Fannie Mae’s Portfolio Unchanged in August. Delinquencies Rising at Faster Rate
In their monthly summary, Fannie Mae today said their retained portfolio was unchanged at $779.4 billion in August 2009. This follows an 18.2% contraction in July and brings Fannie Mae's year to date portfolio growth to a rate of -1.5%. Last week Freddie Mac reported their retained portfolio contracted by almost 30% to $779.4 billion in August. Year over year Freddie Mac's portfolio has shrunk by 4.7%
As a reminder, Congress has mandated that the GSE's must start reducing their retained portfolios by 10% a year beginning in 2010 until their portfolios reach a size of $250 billion each.
In regards to the performance of Fannie's portfolio, the overall delinquency rate rose 23 basis points to 4.17% in July. All categories that comprise the overall deliquency rate worsened.
Of these categories, the worst performer continues to be loans with mortgage insurance, which are also known as “credit enhanced.” Delinquency rates among these loans rose to 10.83% from last month's read of 10.25%.
Non-credit-enhanced loans also worsened, rising from 2.47% in June to 2.66% in July. Multi-family loans–the only loan category that has shown any ability for isolated month over month improvement–worsened from 0.51% to 0.56%, marking the only two months on record over half a percent.
It's expected that loans requiring credit enhancement in order to meet Fannie Mae guidlines would be the worst performers in terms of overall delinquency rate within a category. However more subtle trends are alarming.
Historically more stable categories are now declining at a faster annual rate than credit enhanced loans. Whereas credit-enhanced loans are not even 3 times worse than the 3.97% reading from a year ago, multi-family loans are over 4 times worse than last year's 0.13%. Even non-credit-enhanced loans rose at a faster rate than loans requiring MI, more than 3 times worse than their 0.8% reading from a year ago.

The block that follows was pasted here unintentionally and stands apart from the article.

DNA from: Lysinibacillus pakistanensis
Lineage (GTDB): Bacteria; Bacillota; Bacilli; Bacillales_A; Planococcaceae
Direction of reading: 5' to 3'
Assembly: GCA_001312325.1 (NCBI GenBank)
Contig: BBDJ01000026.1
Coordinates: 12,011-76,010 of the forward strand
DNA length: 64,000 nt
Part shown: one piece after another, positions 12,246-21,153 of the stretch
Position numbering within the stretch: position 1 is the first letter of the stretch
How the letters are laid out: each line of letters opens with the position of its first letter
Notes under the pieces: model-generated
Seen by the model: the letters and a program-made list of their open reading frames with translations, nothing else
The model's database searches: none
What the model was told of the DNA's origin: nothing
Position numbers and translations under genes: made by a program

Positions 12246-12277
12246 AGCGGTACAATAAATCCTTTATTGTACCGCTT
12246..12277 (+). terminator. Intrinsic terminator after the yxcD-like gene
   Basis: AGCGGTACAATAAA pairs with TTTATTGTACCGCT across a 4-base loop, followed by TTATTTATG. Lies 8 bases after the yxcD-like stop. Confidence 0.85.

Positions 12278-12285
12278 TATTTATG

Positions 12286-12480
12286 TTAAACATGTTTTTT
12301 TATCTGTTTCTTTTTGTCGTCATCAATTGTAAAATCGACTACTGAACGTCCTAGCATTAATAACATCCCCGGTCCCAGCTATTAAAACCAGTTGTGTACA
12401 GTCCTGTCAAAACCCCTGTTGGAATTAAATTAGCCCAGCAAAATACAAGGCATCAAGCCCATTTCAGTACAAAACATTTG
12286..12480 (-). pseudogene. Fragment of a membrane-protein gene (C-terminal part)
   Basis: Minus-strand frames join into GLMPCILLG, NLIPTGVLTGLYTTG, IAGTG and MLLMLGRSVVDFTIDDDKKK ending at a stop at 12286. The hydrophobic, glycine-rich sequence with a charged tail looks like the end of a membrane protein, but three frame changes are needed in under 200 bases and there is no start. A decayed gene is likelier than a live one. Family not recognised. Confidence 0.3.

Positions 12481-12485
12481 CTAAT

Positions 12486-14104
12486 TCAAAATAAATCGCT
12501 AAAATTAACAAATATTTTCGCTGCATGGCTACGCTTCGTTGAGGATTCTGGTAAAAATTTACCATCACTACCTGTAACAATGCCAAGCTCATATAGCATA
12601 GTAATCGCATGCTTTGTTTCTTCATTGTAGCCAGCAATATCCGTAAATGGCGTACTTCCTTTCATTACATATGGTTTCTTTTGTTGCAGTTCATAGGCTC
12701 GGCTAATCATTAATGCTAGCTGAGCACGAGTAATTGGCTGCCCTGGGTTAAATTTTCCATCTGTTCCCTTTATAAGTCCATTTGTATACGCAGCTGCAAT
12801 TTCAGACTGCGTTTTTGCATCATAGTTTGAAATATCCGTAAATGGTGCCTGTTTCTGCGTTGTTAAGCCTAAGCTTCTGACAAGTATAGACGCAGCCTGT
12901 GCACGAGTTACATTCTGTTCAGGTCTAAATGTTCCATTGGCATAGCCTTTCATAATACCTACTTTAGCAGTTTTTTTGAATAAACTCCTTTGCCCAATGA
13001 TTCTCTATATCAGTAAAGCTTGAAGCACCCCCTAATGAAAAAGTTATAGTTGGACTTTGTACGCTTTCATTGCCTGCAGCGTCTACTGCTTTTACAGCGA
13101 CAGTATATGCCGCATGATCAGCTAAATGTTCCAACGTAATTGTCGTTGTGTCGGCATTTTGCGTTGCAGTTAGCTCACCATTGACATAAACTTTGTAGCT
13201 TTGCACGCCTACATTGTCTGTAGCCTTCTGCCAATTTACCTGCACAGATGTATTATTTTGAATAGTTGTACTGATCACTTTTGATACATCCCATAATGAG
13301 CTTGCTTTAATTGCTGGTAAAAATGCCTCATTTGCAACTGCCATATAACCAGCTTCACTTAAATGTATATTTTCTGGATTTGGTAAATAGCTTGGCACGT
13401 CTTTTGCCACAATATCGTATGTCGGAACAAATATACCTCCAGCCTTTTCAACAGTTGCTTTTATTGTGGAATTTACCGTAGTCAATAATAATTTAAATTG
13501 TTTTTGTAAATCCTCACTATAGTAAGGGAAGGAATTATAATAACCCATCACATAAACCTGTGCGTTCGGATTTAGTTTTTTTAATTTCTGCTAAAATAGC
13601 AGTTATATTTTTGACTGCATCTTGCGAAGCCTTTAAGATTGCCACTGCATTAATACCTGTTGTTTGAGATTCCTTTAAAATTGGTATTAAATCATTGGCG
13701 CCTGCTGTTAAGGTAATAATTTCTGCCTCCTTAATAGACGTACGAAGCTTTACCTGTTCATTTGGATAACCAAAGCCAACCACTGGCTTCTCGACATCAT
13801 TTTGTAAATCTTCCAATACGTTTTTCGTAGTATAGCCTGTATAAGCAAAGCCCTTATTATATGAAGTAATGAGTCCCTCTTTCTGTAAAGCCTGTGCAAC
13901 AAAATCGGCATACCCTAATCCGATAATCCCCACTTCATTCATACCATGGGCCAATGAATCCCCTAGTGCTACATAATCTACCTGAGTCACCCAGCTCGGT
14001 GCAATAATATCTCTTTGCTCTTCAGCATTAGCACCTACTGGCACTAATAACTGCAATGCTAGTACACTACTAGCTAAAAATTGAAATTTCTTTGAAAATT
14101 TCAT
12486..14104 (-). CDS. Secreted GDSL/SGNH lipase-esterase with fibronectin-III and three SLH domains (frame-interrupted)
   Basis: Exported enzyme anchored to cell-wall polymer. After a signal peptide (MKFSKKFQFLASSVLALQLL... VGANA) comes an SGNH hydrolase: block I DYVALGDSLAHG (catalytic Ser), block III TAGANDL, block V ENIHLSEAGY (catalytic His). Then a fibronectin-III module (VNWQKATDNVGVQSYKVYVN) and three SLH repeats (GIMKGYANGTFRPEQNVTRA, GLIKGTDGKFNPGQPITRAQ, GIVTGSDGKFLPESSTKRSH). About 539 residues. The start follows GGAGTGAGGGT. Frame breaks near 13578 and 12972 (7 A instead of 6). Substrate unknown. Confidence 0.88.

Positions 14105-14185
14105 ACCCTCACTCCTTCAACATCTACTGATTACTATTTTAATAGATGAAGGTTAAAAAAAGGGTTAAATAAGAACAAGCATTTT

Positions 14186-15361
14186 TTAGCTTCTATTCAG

The below chart illustrates Rising Delinquency Rates.
In regards to the contraction of both Fannie and Freddie's retained portfolio, besides the obvious Congressional mandate of smaller portfolio sizes beginning in 2010, MND speculates that recent contraction is a result of the GSE's making room for more delinquent and modified loans.
To whatever extent these delinquency rates and their interdependentrneconomic factors had a stake in the onset of the recession, so too willrnthey serve as a thorn in the side of recovery. In other words, whenrnthe FOMC says things like “the recovery may not feel like a recoveryrnfor some time,” this is likely one of the considerations behind suchrncaution.
Tighter lending guidelines, less home equity, and a weak labor market are all reasons to be concerned about continued high delinquency rates.
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